So this year I'm learning something totally new. I've got to learn how to be a mama-in-law. No easy fete, I can tell you. (Or is it feat?) Dictionary.com says it's a feat. Either way, it's a stretch for me. Everyone's heard the horror stories. And who hasn't seen an episode of Everbody Loves Raymond? Just a TV show you say? Maybe. But we actually used to know a family that could have modeled for that show. Backhanded insults masquerading as compliments. The mother-in-law cleaning the daughter-in-law's house. Constant undermining and manipulation. I think she could've given lessons to Machiavelli. Ultimately the daughter-in-law learned to hold her own. She wasn't as good at manipulation, but she knew a thing or two about Japanese wrestling and the art of using your opponent's own weight against him. After that the matches were a little more even and a lot more fun to watch. Pop some popcorn and we had better entertainment than wrestling. More realistic, too. The mother-in-law was still champ, but at least the daughter-in-law won a few rounds.
As we watched the daughter-in-law crawl from the ring one night, Matt turned to me and begged me to never treat his future wife that way. He was in high school at the time, and had no idea who his future wife might be, but still ...
Like any good mother, I took the opportunity to teach him that, when he was married, he and his wife would be one. She should come first in his life, and if I ever forgot that important point, he had my permission to remind me of that fact. I did add that I thought 32 hours of labor entitled me to a card and flowers on Mother's Day and a call on my birthday, but other than that, she was Number One.
Also like any good mother, I added a couple of clauses to the contract--the wife was Number One after she became the wife (girlfriend doesn't get the same status), and I would never be mean to a daughter-in-law, assuming he chose a daughter-in-law that I approved of. That may sound harsh, but let's face it--I put over two decades into raising that boy, and I was not about to turn him over to the first Sarah, Jane or Mary that smiled and batted her eyelashes at him.
In spite of the fact that I tried to raise him to be discerning, a pretty face went a long way with Matt. Not so with me. A girl had to be more than pretty before I gave the nod of approval. This discriminating attitude might be why I found out about Matt's first college girlfriend by accident. He was going on and on about a gift "A" had given him for Valentine's Day, while I was still trying to figure out just exactly why this was the first I was hearing about "A".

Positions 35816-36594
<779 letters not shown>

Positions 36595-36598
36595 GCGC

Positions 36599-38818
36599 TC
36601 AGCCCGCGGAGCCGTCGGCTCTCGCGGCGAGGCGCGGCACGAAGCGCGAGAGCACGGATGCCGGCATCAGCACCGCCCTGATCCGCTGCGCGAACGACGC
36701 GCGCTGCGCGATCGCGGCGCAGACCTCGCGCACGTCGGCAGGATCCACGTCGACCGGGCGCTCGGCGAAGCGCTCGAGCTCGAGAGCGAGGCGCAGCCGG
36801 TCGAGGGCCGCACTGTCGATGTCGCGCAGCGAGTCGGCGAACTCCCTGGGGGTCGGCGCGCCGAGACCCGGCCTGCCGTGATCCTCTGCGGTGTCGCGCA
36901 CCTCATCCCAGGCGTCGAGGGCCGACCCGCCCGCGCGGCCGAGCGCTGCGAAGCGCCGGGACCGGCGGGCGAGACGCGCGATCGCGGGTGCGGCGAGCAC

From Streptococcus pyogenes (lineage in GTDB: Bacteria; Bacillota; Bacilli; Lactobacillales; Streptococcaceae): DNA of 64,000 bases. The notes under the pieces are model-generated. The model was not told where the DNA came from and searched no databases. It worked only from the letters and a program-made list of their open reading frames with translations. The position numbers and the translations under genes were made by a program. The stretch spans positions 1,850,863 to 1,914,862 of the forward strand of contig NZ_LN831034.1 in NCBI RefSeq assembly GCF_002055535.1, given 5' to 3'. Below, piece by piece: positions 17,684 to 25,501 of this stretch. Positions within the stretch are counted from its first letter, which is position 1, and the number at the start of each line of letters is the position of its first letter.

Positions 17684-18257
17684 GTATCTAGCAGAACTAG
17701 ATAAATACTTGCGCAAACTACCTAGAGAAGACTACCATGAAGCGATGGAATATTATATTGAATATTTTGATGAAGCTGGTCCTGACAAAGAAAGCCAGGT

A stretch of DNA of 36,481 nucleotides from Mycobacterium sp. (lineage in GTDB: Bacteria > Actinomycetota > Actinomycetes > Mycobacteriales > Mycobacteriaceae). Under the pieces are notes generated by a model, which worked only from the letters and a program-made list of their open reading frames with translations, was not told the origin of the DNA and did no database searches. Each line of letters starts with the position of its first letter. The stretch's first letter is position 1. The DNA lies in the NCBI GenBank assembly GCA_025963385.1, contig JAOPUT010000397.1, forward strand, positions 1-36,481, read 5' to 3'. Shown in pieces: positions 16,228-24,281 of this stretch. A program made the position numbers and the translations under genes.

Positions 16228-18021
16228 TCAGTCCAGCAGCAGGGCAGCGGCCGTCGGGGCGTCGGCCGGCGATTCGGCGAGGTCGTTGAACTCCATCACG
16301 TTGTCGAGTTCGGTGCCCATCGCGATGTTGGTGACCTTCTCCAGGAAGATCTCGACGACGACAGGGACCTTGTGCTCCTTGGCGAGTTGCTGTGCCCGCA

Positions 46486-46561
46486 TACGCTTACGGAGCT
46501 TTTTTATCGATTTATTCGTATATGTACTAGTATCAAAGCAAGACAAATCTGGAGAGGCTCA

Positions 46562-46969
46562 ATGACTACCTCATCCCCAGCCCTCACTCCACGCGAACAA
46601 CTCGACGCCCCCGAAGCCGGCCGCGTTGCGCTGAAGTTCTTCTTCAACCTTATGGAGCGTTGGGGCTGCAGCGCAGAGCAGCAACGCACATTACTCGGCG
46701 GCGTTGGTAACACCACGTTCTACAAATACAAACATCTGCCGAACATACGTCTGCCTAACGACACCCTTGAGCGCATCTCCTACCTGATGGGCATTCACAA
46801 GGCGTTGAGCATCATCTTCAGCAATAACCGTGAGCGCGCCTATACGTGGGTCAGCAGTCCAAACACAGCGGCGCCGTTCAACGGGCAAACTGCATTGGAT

After awhile it became apparent why "A" was flying under the radar. She was nice, but she was definitely not permanent Boyd material. I feel it's important for my children to make use of all of their parents' vast accumulation of knowledge, so I did my best to gently pass on what I knew about quality mates. Don't get me wrong--I wasn't rude or insulting. But I did not want him to make the colossal mistake of interpreting a lack of disapproval as approval.
Matt's relationship with "A" drifted apart naturally at the end of the semester, an occurrence my husband had predicted would happen. Without any help from us, I might add. Relieved, but fearing that perhaps we had narrowly escaped disaster, I asked Matt if perhaps he had ever gotten the impression that we approved of "A" as his girlfriend. No, he assured me dryly. He was well aware that we weren't happy that he was dating her. I stared at him. "And you still went on and dated her for almost six months?"
That was the end of that conversation.
Matt went on to date other girls after that, but he never really settled down to one girl. In fact, he had a lot of friends that were girls. He chatted with them on facebook and texted with different girls off and on. I knew for a fact that a couple of those girls wanted more than friendship, but as long as they didn't push for anything more, Matt was willing to let the friendships stand.
Friendships I didn't mind. So as he mentioned this girl or that girl, I didn't do much more than nod or smile. I wasn't worried about electronic friendships. That wasn't like dating. At least, I wasn't worried until he mentioned a girl he'd met at the beginning of the summer. They'd actually met twice the week he'd visited her town, but then they'd become facebook friends and they texted and called each other occasionally.
And then Matt said he wanted her to come for a visit. Did I mention he'd only met her twice? And he wanted her to come meet the family. Her name was Kylee.
And Mama Grizzly reared her ugly head.